exceptional encryption for everyone

exceptional encryption for everyone

Tuesday, May 10, 2016

Android Version 66 released to Beta

We are pleased to announced that Android version 66 of surespot has been released to the play store beta channel. This version contains major code rewrites in many areas. As such we ask you to please be diligent in reporting any issues to beta@surespot.me.

Highlights of changes:

  • Free voice messaging - as promised.
  • Background sending - close the app and messages will still send.
  • Send multiple image messages at once.
  • Larger, higher resolution friend images.
  • Removed default friend image icon.
  • Set notification LED color (may not work on all devices).
  • Now using OKHTTP instead of Apache HTTP client.
  • Now using latest versions of socket.io on client and server. 
  • Now using latest version of GCM (Google Cloud Messaging aka push messaging).
  • Upgraded server machines. 
  • Removed gingerbread support (no more ActionBarSherlock). 
  • Using native media recorder instead of FFMPEG.

As always, please back up your identity before installing the new version in case there are issues and we need to revert to v65. Please let us know of any issues at beta@surespot.me.

Thank you for supporting surespot!

(If you haven't already, you can sign up for beta testing here.)

Beta Testing















We'd Love Your Feedback


Android: Click here to become a beta tester! - make sure you sign up from your Play Store account. You will then receive beta releases via the play store.

Apple (iOS): Send an email to beta@surespot.me to participate in the next iOS beta version. Type "beta" in email subject line and we will send you the link to participate when we release the next beta version.

Check back here on our blog for information about new beta versions.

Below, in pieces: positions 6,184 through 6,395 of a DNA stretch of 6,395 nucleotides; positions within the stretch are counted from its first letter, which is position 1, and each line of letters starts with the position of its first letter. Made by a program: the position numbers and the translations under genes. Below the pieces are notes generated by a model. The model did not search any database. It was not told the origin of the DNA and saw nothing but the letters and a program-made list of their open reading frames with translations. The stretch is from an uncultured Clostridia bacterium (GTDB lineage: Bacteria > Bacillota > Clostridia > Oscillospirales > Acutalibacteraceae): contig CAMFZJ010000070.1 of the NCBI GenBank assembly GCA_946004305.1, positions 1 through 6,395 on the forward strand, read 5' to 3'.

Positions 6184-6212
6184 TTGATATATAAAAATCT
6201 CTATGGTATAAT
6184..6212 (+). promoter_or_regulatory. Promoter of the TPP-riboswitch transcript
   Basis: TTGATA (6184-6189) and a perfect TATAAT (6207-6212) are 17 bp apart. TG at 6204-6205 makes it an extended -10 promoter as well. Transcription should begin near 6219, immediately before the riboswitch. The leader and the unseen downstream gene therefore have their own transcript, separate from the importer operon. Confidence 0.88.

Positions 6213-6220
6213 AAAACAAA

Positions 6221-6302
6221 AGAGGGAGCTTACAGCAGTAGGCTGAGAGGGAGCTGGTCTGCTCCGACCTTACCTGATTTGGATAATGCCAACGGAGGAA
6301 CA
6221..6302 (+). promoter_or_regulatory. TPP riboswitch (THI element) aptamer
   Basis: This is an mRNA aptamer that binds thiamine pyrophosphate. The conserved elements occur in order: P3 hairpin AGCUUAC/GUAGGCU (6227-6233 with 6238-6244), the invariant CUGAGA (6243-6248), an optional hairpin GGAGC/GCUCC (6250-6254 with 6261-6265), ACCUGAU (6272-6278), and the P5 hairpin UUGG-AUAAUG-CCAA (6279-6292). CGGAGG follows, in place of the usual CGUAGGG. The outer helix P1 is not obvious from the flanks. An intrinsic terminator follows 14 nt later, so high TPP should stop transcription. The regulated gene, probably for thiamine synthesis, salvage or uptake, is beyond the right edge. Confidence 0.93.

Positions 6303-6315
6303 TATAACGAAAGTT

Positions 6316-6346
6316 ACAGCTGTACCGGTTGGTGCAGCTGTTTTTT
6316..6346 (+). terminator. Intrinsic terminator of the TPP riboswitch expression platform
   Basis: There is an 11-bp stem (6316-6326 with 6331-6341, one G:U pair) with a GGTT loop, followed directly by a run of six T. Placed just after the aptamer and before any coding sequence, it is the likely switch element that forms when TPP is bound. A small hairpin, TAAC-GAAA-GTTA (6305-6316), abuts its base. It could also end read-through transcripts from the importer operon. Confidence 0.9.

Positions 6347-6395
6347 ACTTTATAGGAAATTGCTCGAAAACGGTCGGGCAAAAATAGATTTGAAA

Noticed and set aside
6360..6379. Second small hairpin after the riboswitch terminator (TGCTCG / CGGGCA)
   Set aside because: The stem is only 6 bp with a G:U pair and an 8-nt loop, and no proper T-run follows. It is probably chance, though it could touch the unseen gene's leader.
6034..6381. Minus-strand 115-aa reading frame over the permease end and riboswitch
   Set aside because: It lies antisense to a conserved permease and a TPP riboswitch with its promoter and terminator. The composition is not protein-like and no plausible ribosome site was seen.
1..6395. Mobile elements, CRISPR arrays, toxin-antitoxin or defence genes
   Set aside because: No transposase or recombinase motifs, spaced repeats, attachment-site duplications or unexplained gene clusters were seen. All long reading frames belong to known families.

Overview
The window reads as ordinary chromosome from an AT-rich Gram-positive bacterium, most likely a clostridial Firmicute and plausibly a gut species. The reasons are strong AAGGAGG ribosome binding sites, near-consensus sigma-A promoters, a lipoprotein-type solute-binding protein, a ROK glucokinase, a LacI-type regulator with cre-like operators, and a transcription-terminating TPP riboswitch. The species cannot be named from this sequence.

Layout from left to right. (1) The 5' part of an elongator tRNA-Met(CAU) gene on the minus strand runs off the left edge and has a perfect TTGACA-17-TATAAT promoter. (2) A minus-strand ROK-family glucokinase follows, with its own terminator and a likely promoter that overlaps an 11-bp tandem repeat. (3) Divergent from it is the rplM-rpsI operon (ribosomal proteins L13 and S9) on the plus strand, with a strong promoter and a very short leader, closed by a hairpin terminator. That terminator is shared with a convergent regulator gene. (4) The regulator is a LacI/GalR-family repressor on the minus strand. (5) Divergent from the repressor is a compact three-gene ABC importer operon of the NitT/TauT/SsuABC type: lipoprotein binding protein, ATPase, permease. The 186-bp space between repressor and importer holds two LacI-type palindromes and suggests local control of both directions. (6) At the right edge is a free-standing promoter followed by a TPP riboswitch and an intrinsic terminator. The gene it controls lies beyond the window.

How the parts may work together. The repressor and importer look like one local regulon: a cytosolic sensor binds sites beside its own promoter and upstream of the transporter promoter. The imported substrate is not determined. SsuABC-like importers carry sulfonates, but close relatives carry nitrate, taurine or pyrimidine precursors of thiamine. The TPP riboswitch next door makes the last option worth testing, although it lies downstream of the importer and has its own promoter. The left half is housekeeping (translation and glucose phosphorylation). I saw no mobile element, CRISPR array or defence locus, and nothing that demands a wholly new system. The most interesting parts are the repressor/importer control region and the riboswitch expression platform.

Please send any feedback/bugs to beta@surespot.me.

Thank you for supporting surespot!

Tuesday, April 19, 2016

New versions released

We have released surespot version 65 on Android and 12 on iOS.


We have made changes to our API that are unfortunately not backwards compatible so users will need to upgrade to the new version of surespot to read messages sent with it. There may be a short (4 hour ish window) where the new version is not available for you yet, but is for others who are sending you messages using it. Please be patient and allow some time for Google and Apple to propagate the new version.

Version 64 was short lived as there was a bug on some devices that caused surespot to crash on startup. If you are having this issue on v64 the workaround is to logout of surespot then "clear local cache" from the login screen menu.

This is mainly an interim release to enable a smooth transition to version 66/13, which will be in beta shortly. Version 65 will be the last version to support Gingerbread, and we will be phasing it out after several weeks.

The 66/13 release will have Free Voice Messaging, and include the following new features:

  • Background sending (close app and message/image/voice continues to send). (Android)
  • Choose your own notification LED color. (Android)
  • Optionally press enter to send. (Android/iOS).


The 66/13 release will also be talking to servers equipped with a new back end with upgrades to socket.io and other node libraries we use which will provide the foundation for implementing the rest of the road map.


Beta testing.


Android: Click here to become a beta tester! - make sure you sign up from your Play Store account. You will then receive beta releases via the play store.